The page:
The Internet of Things will require many microelectromechanical system (MEMS) devices and sensors to work – billions of such components, by some estimates. The growth of the market will depend on a number of issues, such as manufacturing, pricing, security measures, and software.
Consumer applications, such as the accelerometers and gyroscopes going into smartphones and tablet computers, currently dominate the MEMS and sensor market. Automotive and industrial applications, which originally made up most of the MEMS/sensor market, are regaining importance as manufacturers implement Internet of Things technologies.
InvenSense, a supplier that gets 78 percent of its revenue from sensors for mobile devices (optical image stabilization, gaming, and other applications account for the rest), announced in late October that it will enter the automotive sensor market.
In the growing recognition of how much MEMS sensors and non-MEMS sensors complement each other, the MEMS Industry Group in November decided to change its name to the MEMS & Sensors Industry Group.
Jérémie Bouchaud, IHS Technology’s senior director of MEMS and sensors, forecasts the MEMS market will increase from about $10 billion in 2015 to nearly $14 billion in 2019, exhibiting a compound annual growth rate of 7.6 percent in that period.
Consumer and mobile MEMS applications will post a CAGR of 13.4 percent from 2014 to 2019, according to Bouchaud, and will remain the leading applications in the period, followed by automotive, data processing, industrial, medical electronics, military and civil aerospace, and wired communications.
Bulk acoustic wave (BAW) filters and MEMS microphones will enjoy the greatest growth through 2019, among specific product segments, while MEMS pressure sensors will remain a leading segment and growth will flatten for accelerometers and gyroscopes, Bouchaud predicts.
BAW filters owe their growth to wider implementation of Long-Term Evolution (LTE) wireless communications around the world. While those filters have experienced some price erosion, they still enjoy a significant price premium over surface acoustic wave filters, Bouchaud says. Apple’s iPhone 6s contains more than 20 BAW filter dies, he notes.
MEMS microphones have also seen increased use in smartphones, with four of them in the iPhone 6s, compared with three in the iPhone 5, iPhone 5s, iPhone 6, and iPhone 6+ models.
While MEMS microphones have traditionally relied upon capacitive technology, Vesper is leading a transition to piezoelectric technology, which is expected to increase the performance of those components, a factor that will help stave off falling prices. Bouchaud also looks to next-generation capacitive MEMS microphones and optical MEMS microphones to improve performance.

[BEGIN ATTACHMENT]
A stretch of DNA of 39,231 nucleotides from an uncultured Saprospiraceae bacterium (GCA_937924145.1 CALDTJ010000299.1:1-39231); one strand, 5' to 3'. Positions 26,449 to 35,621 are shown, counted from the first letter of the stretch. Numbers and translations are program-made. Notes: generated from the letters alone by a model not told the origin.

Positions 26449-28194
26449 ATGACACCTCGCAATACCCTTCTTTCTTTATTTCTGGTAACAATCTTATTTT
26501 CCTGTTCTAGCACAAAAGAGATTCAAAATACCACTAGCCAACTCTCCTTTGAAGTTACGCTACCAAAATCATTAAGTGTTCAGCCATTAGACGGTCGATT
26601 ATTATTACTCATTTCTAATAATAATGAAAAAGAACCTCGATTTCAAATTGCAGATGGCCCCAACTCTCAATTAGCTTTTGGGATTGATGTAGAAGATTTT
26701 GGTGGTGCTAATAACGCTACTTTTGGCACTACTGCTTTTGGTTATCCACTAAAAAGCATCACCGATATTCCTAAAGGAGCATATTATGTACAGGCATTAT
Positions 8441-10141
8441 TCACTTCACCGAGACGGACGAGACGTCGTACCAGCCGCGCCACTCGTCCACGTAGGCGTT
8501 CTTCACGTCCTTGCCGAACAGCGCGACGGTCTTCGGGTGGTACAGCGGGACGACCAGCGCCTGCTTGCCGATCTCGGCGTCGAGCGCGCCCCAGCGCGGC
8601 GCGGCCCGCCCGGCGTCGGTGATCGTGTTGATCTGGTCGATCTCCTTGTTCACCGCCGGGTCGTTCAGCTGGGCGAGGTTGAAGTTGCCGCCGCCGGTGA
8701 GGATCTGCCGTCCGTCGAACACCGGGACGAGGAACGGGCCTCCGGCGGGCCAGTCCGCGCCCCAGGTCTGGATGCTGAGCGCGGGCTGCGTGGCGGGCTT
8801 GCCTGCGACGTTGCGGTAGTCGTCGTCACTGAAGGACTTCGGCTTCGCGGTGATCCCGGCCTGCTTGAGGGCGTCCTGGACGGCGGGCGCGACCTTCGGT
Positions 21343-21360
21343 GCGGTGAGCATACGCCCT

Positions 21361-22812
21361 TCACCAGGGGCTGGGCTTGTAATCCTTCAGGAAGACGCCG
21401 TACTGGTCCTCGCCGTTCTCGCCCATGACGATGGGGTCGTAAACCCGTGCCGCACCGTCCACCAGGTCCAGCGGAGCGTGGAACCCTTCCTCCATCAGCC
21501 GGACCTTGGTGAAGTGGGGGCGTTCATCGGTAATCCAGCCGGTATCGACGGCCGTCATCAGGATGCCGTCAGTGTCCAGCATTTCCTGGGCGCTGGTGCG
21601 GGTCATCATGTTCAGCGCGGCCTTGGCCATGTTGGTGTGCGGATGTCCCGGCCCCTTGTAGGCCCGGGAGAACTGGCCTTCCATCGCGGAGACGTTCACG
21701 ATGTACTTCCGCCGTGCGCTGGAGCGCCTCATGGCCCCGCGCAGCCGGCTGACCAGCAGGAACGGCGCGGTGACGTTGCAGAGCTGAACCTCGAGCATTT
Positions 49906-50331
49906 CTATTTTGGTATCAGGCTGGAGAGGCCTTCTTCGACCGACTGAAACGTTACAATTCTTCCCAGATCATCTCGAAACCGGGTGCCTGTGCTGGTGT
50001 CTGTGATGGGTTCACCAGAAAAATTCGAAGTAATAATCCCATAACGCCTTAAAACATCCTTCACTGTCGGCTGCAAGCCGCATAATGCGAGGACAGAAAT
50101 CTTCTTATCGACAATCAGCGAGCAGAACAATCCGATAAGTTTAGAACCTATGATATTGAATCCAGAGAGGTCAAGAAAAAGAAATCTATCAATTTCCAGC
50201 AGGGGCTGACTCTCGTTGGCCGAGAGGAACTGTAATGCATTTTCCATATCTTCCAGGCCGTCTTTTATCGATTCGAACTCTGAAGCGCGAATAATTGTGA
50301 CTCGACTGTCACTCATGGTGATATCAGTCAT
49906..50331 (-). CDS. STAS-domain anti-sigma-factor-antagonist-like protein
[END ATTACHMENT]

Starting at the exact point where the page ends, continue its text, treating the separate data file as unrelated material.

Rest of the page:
Motion and pressure sensors have reached the saturation point in the market, which has combined with the slowdown in China’s economy to make smartphone and automotive MEMS devices into commodity parts, subject to pricing stress, the IHS Technology analyst notes.
The situation in China’s smartphone industry is having on impact on a number of top vendors, according to Bouchaud – namely, Bosch Sensortec, STMicroelectronics, Knowles, and the Kionix unit of ROHM Group.
Volkswagen’s “Dieselgate” emission-testing scandal is likely to have a positive effect for sensor suppliers, increasing business for Sensata Technologies, Heraeus, DENSO, and Bosch, Bouchaud asserts.
Speaking last month at the MEMS Executive Congress US in Napa, CA, Bouchaud points to “the consumerization of the automotive MEMS supplier landscape,” meaning auto MEMS are becoming more like the mobile sensors for consumer electronics.
InvenSense is among the top 10 suppliers of MEMS and sensors in the world, according to IHS Technology. (Bosch is number one, with Texas Instruments and Avago Technologies battling this year for second place, and STMicroelectronics continuing to fade among MEMS vendors.) , last month acknowledged at the InvenSense Developers Conference in Santa Clara, CA, that mobile sensors make up much of the company’s revenue, while adding, “We’re moving beyond those sensors, thanks to a lot of developers.”
The Internet of Things business accounted for 20 percent of InvenSense’s revenue in the company’s fiscal second quarter, “double what it was,” Abdi told developers. “It came from so many applications – drones, wearables, toys,” he adds.
InvenSense knows that sensor system-on-a-chip devices are needed for the IoT, according to Abdi. Such chips must “analyze and decide at the node,” providing context to the raw data they collect, he says.
Security and software issues were a popular topic among speakers at the MEMS Executive Congress, and Abdi echoed those concerns in his keynote address at the developers’ conference. “We think you should be able to trust your sensor,” he says.
To that end, InvenSense introduced a number of product and service offerings at the conference, including the TrustedSensor, developed in collaboration with Intrinsic-ID, the Royal Philips spinout based in the Netherlands.
Pim Tuyls, the founder and CEO of Intrinsic-ID, made a presentation on TrustedSensor at the conference, saying the part will go out to alpha and beta customers during the first half of 2016. “The trusted sensor is at the heart of the Internet of Things,” he says. “Sensors are the first line of defense.”
Will MEMS and sensor suppliers be able to work with their developers and partners to resolve the security and software issues in the Internet of Things? Much is riding on the answer to that question.